19 A Impact of Phase Noise on EVM Specification of Phase Noise 3.2 Specification of Phase Noise The phase noise of an oscillator or PLL is typically specified in the frequency domain. Random phase fluctuations of an ideal sine wave signal in the time domain translate into a spectral component f 0 with noise side bands in the frequency domain. Figure 3-1: Phase Noise profile of an ideal and real oscillator Figure 3-1a represents the frequency response of an ideal sinusoidal signal at frequency f 0 without any phase noise impairments. The noise sidebands of a real oscillator are shown in Figure 3-1b. In order to compare the phase noise of RF signal sources at different frequencies it is common practice to specify the phase noise of an RF source at an offset frequency df from the carrier f 0 (Figure 3-1c). The phase noise at the carrier offset is measured in a measurement bandwidth of 1Hz and is referred to the power of the RF carrier. The resulting phase noise L(f m ) is called Single Sideband Phase Noise (SSB phase noise) and is specified in a unit of dbc/hz. Unless mentioned otherwise, the phase noise definition used in this application note is always the SSB phase noise. 3.3 Phase Noise Profiles of RF Signal Sources Every RF source has a very unique phase noise profile. For example, the phase noise profile of a PLL (as shown in Figure 3-2) is dependent on several components of the PLL. ı ı ı The VCO dominates the out-of-band phase noise The PLL loop parameter determine the PLL bandwidth Amplifiers and dividers may limit the out-of-band noise floor as well as the in-band noise floor (especially for high divider ratios) The measured phase noise profile of an RF signal source is shown Figure MA221_1E Rohde & Schwarz LTE System Specifications and their Impact on RF & Base Band Circuits 19

20 A Impact of Phase Noise on EVM Introduction of Phase Noise Impairments using the SFU Figure 3-2: Measured phase noise profile of a Phase Locked Loop of an RF signal source In order to evaluate the impact of a specific phase noise profile within a wireless system, the phase noise profile needs to be adjusted. An efficient and flexible method how to do this is presented in the following chapter. 3.4 Introduction of Phase Noise Impairments using the SFU The Rohde & Schwarz SFU signal generator [7] offers the ability to generate many different phase noise profiles using the SFU-K41 phase noise option. The option K41 can be used to define different profiles (e.g. PLL versus a VCO) or to add impairments to an existing profile SFU Phase Noise Profiles The SFU provides a graphical user interface to select different phase noise profiles as shown in Figure 3-3. Figure 3-3: Graphical SFU user interface to select different phase noise profiles Figure 3-4 compares two profiles that were created with SFU-K41 option MA221_1E Rohde & Schwarz LTE System Specifications and their Impact on RF & Base Band Circuits 20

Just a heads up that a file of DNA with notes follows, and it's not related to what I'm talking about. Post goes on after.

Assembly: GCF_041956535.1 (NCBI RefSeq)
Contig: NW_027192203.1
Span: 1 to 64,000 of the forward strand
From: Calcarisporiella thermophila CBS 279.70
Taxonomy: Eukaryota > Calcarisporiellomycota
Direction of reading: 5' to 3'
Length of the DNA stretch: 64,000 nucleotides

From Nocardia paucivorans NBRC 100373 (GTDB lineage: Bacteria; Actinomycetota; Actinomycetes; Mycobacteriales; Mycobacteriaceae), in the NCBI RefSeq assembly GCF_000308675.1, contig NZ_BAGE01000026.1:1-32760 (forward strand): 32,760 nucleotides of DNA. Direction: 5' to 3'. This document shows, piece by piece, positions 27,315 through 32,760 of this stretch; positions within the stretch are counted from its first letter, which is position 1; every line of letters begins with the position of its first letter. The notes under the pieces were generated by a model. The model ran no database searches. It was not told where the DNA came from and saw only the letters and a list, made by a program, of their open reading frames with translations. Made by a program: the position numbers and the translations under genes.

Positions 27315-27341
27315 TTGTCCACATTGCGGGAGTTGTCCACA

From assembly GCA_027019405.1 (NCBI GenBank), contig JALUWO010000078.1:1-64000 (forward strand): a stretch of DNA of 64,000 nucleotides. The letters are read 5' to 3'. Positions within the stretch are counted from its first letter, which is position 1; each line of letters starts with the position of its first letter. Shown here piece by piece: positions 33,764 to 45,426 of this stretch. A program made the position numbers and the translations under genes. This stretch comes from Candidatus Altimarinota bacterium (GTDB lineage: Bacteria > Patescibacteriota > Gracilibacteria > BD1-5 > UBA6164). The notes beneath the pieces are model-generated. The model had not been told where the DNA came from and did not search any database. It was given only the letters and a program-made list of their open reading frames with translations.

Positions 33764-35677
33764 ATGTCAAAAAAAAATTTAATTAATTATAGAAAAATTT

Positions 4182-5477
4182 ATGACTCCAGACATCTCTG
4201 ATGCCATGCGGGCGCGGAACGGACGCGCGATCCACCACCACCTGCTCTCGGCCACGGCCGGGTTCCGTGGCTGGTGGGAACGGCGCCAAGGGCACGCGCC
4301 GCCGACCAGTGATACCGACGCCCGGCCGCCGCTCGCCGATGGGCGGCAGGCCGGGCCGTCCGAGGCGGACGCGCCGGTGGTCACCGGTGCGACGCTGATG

21 A Impact of Phase Noise on EVM Introduction of Phase Noise Impairments using the SFU Figure 3-4: Measured phase noise profiles using the SFU-K41 option It is also possible to shift (degrade) a profile by changing the absolute phase noise value at the lowest offset frequency from the carrier as shown in Figure 3-5. Figure 3-5: User interface to introduce an offset that shifts the entire phase noise profile Figure 3-6 shows an example of a profile created with the SFU-K41 option for various phase noise offset values MA221_1E Rohde & Schwarz LTE System Specifications and their Impact on RF & Base Band Circuits 21

22 A Impact of Phase Noise on EVM Introduction of Phase Noise Impairments using the SFU Figure 3-6: Phase noise profile created with SFU-K41 using different noise offset values Phase Noise Profile Creator Software Rohde & Schwarz offers a Phase Noise Profile Creator software free of charge that enables the user to create a custom phase noise profile. Application note 7BM63_2E.pdf explains the steps necessary to create a custom phase noise profile. The software enables the user to specify various absolute phase noise values at several offset frequencies to create a custom profile. In order to add phase noise impairments to an RF carrier, the baseband IQ data are first converted from a real/imaginary format to a magnitude/phase format. The phase information is then modulated with noise that is passed through a digital filter. The software on the PC is using an optimization algorithm to minimize the remaining error (difference between predicted and specified phase noise profile) by varying the filter coefficients of the digital filter that filters the noise. The final IQ data will then be converted back from magnitude/phase to a real/imaginary format. Filter coefficients of a phase noise profile will be saved in a file that can be copied onto the SFU. Upon successful transfer of the profile to the SFU, the new custom profile can be selected via a graphical user interface (refer to Figure 3-5). The phase noise profile generated by the SFU-K41 can be verified with the FSUP phase noise analyzer as shown in Figure MA221_1E Rohde & Schwarz LTE System Specifications and their Impact on RF & Base Band Circuits 22